This is exemplary of the "arched surface" limitation appearing more than once in each of claims 7 and 9 which Wardlaw attempts to find in Halliburton's Type III plug's interlocking teeth. To understand what the claim limitation is defining, see the Wardlaw patent drawings reproduced above and observe that they show four radially extending, vertical teeth 36 on the top of the float collar body (bottom element of Fig. 3) which teeth exist by reason of the recesses cut or formed in the body. These recesses can also be seen with a little imagination and a knowledge of patent drawing techniques in Figs. 4 and 5 which are top and bottom views of the cementing and wiper plugs, respectively. (See viewing lines 4-4 and 5-5 in Fig. 3.) The specification's supporting disclosure for this "arched surface" limitation is as follows:

The locking interface comprises a plurality of upstanding perpendicular surfaces extending radially from the center of the float collar 22. The surfaces 36 are formed by cutting into the body of the float collar 22 and removing a portion thereof to form a recess, one edge of which is defined by a line 38. the [sic] line 38 defines a curved edge or juncture of an arched surface 40 which extends from an edge 42 of the perpendicular surface 36 toward the next adjacent surface 36, thereby defining a plurality of teeth extending radially from the center of the float collar 22. (emphasis ours).

This "locking interface" is described only once in connection with the float collar but it applies equally to the locking interfaces on the bottom of the wiper plug 28 (top element in Fig. 3) and both the top and bottom faces of the cementing plug 26 which are described as "substantially identical," and "complimentary" [sic] so they "nestle within one another."

The second limitation in dispute requires the interlocking teeth to have an "arched surface." After reviewing the evidence presented at trial in the light most favorable to Wardlaw, we conclude that a jury could not reasonably find therefrom that the interlocking teeth on Halliburton's Type III plugs have the "arched surface" limitation as required by claims 7 through 9. Plaintiff's (Wardlaw's) Trial Exhibit 108, set forth below, shows the assumed location of the location of the allegedly arched surfaces in Type III Halliburton plugs.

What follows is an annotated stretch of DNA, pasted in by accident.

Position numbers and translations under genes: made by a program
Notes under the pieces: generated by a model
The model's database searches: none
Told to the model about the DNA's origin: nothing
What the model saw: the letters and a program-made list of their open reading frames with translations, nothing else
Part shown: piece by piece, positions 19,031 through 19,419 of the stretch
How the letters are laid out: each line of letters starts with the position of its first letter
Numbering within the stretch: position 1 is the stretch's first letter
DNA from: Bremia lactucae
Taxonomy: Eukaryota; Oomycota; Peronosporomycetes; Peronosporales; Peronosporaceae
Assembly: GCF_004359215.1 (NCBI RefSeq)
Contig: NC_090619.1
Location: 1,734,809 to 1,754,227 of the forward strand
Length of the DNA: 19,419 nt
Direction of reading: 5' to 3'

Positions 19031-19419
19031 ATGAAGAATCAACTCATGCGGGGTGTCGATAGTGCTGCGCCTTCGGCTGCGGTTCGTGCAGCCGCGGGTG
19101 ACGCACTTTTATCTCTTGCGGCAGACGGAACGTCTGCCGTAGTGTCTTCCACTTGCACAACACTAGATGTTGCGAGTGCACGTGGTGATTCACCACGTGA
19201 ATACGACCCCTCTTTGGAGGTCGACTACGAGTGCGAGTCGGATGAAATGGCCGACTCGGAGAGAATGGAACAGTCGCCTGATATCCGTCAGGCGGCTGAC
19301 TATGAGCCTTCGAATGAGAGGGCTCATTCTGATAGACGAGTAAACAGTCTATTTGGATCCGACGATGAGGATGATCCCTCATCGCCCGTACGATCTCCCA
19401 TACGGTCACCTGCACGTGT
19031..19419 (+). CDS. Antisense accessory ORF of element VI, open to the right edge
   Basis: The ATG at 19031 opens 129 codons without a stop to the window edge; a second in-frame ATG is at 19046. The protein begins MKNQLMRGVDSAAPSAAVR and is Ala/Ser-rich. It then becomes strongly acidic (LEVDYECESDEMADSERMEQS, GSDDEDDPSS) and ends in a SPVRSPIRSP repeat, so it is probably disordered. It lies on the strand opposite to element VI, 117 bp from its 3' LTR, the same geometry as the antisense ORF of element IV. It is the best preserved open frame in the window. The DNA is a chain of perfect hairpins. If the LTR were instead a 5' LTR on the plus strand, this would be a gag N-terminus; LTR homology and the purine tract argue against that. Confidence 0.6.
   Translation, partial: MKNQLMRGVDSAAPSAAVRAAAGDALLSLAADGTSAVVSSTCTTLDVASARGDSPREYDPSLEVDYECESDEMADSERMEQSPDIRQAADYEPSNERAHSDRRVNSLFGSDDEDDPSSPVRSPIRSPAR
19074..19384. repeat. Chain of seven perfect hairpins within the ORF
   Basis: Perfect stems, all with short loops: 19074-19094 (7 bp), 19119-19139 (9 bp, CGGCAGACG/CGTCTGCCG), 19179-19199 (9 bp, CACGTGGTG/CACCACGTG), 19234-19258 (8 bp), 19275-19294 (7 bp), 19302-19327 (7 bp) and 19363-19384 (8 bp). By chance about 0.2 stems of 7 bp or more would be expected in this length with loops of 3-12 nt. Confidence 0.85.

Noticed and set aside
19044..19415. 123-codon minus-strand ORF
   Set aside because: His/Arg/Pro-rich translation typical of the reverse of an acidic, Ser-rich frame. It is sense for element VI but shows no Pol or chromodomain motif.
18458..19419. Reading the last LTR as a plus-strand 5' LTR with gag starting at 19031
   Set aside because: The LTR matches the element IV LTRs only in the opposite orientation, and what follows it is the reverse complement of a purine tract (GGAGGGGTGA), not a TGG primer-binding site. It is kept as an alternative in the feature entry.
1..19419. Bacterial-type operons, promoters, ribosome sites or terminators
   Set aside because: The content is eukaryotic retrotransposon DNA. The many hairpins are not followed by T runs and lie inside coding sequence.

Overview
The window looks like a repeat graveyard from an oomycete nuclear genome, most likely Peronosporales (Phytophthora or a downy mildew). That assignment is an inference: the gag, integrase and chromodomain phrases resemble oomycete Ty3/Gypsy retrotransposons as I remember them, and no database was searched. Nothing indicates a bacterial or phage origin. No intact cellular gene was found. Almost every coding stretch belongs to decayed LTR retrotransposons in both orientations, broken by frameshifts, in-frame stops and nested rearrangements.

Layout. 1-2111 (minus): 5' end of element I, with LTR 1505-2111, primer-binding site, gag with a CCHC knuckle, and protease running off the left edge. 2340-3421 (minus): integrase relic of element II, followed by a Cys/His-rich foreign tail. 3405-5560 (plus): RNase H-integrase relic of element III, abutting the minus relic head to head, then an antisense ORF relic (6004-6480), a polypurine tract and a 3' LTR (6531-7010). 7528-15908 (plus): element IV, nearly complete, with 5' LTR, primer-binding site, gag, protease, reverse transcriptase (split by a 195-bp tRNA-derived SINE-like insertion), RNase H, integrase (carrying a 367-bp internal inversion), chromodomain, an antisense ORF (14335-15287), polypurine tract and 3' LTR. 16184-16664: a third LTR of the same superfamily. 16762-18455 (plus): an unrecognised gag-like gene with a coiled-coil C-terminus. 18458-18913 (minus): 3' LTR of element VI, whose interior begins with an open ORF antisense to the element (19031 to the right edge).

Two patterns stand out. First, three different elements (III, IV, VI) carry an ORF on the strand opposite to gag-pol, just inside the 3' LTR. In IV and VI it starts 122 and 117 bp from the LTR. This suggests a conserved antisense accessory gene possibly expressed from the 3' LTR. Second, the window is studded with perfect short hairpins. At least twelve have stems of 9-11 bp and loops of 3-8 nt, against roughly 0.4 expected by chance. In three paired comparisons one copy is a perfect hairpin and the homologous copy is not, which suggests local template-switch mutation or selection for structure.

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The teeth on Halliburton's Type III plug are shown in the photograph below.

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From these pictures and the physical evidence before the jury, it is evident that both surfaces of the interlocking teeth are flat and not curved. After reviewing the evidence presented at trial, in the light most favorable to Wardlaw, we conclude that the jury could not reasonably have found therefrom that claims 7, 8, and 9, properly construed, read on Halliburton's Type III plugs. Accordingly, there is no literal infringement of claims 7, 8 and 9.

CONCLUSION

We reverse the district court's March 31, 1993 order denying Halliburton's motion for JMOL of noninfringement notwithstanding the jury verdict because the trial court erred in its determination that a reasonable jury could have found claims 1, 6, 7, 8, and 9 of the '656 patent, properly construed, to be literally infringed by its Type II and Type III cementing plugs. We hold no claim in suit is infringed.

Accordingly, the judgment entered on the jury's findings of infringement and its willfulness and consequent damages and the district court's awarding of enhanced damages and attorney fees is vacated.

 1

Chief Judge Archer assumed the position of Chief Judge on March 18, 1994

 2

Wardlaw filed application No. 863,239 on May 14, 1986. U.S. Patent No. 4,711,300, entitled "Downhole Cementing Tool Assembly," issued therefrom on December 8, 1987. Reissue Patent '656 issued on August 6, 1991

 3

Discussion is limited to literal infringement because the district court held, as a matter of law, that the prosecution history estopped a finding of infringement under the doctrine of equivalents

 4

Throughout its brief, Wardlaw focuses only on the term "frangible," whereas the limitation as drafted and used in the specification is not so limited. The focus is properly on the entire phrase, "frangible internal cutters." We note that what Wardlaw intended by the word "frangible," standing alone, is unclear since they (or their patent solicitor) use it to describe the two very different materials rubber and glass